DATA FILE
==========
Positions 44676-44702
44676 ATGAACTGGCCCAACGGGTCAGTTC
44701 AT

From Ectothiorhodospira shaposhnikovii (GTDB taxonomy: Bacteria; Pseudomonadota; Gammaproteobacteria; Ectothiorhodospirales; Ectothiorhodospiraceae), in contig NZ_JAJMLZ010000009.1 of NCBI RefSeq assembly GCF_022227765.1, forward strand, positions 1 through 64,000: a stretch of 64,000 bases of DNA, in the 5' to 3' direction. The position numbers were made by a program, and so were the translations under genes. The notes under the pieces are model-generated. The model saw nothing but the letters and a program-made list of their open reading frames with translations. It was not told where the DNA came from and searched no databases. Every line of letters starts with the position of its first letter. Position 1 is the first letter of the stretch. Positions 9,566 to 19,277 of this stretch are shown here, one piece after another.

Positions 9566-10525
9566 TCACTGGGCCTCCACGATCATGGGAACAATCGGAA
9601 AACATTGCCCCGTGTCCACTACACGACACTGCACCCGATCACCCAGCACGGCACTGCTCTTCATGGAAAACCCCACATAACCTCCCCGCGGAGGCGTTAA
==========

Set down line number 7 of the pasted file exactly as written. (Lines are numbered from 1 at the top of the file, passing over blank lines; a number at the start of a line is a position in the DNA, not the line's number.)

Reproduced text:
9601 AACATTGCCCCGTGTCCACTACACGACACTGCACCCGATCACCCAGCACGGCACTGCTCTTCATGGAAAACCCCACATAACCTCCCCGCGGAGGCGTTAA